If you’re anything like us, dear readers, you have many thoughts about generative AI’s role in health comm. Generative AI (short for artificial intelligence) uses source content, like a database or websites, to create new content. And while some folks think it has great potential to improve health comm, others have serious concerns.
At this point, we have lots of questions — which is why we’ve been eagerly watching for articles that might have some answers. Today, we’re sharing a few of them with you in the latest installment of our Health Comm Headlines series. We hope that they spark discussion with your fellow health communicators. And as always, we’d love to hear what you think — so reach out if you have comments!
- Distilling the Promises of AI in Global Health from the Hype (Johns Hopkins Center for Communication Programs)
This piece gets real about generative AI’s potential in public health and health comm — and its limitations. The article features a fun example of AI-generated content: a song aiming to get men in the Democratic Republic of the Congo more involved in family planning. But it also discusses serious issues, particularly the fact that AI relies on data and some of that data is biased. As the author puts it: “Generative AI may provide the starting point; however, human input is still needed to quality check and provide expertise into context. It is naïve, though, to think these tools won’t factor into future content development.” We couldn’t agree more.
- How AI Is Helping Doctors Communicate with Patients (Association of American Medical Colleges)
This article focuses on health care’s use of chatbots — computer programs that simulate conversations with people. It notes that chatbots interacting with patients have 2 main purposes: monitoring health conditions and answering questions. For example, it describes a chatbot service that reaches out to different types of patients, like people who just returned home after surgery and people with chronic conditions. The idea is that these types of services can help make sure people are getting the care they need — like by alerting a doctor to call them for a follow-up — if their answers indicate a health concern. (While that is definitely promising, it’s also important to keep in mind that chatbots’ track record is far from perfect.)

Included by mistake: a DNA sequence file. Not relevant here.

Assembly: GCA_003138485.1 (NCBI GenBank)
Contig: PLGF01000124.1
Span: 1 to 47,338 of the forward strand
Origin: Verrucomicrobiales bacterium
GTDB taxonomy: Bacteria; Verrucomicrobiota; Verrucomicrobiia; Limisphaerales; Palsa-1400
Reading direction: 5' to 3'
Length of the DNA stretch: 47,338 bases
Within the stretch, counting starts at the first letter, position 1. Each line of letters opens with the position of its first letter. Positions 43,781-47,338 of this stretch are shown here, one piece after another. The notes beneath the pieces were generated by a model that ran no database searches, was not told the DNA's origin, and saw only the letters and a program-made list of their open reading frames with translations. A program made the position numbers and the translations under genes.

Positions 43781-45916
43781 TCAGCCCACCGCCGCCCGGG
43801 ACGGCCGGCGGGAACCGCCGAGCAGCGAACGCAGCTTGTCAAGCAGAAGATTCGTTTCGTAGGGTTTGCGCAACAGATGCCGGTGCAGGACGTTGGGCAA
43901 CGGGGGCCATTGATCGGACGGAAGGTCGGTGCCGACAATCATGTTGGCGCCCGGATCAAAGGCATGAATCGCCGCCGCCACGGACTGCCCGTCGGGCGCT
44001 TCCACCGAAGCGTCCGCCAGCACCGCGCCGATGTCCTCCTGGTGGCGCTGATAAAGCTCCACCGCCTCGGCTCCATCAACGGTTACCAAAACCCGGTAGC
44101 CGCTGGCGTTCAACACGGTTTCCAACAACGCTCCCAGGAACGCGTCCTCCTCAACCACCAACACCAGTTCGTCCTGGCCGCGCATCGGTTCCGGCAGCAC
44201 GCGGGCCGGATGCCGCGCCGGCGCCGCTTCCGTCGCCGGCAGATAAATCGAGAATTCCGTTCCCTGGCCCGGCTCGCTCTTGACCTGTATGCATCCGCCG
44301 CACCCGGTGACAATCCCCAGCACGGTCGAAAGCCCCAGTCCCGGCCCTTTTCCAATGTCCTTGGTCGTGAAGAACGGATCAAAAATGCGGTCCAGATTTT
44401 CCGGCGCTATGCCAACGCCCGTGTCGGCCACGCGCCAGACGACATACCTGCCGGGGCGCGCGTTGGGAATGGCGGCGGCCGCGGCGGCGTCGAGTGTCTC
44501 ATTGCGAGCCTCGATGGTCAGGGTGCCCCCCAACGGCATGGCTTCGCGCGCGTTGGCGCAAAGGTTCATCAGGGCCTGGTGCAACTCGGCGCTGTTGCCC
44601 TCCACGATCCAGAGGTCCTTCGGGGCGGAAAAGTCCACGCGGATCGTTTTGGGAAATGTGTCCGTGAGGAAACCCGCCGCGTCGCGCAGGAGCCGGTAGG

- A.I. May Someday Work Medical Miracles. For Now, It Helps Do Paperwork. (New York Times)
This piece makes the case that currently, one of generative AI’s biggest benefits in health care is that it can… reduce paperwork. While that doesn’t sound overly exciting, it’s actually a pretty big deal and could potentially go a long way toward improving patient-provider communication and reducing provider burnout. As the article explains, doctors spend a lot of time — during patient visits and after hours — taking notes and logging info in electronic health records. But AI can do this for them, which can free up doctors’ time and improve the quality of doctor visits. The article describes an AI tool that not only takes notes during visits but also sends patients a plain language summary immediately afterward. You can bet that piqued our interest!
- AI Might Be Listening During Your Next Health Appointment (Axios)
This article is also about AI tools that can take notes during doctor visits and provide summaries, but rather than highlighting these tools’ benefits, it focuses on a potential drawback: privacy concerns. For example, the article says advocates are concerned that these tools are being released with little oversight and without standards for notifying patients about their use. Also this: “AI systems are trained on large amounts of real data, raising the question about whether patients’ data may be used for such training in the future.” These are valid concerns that we should all take seriously.
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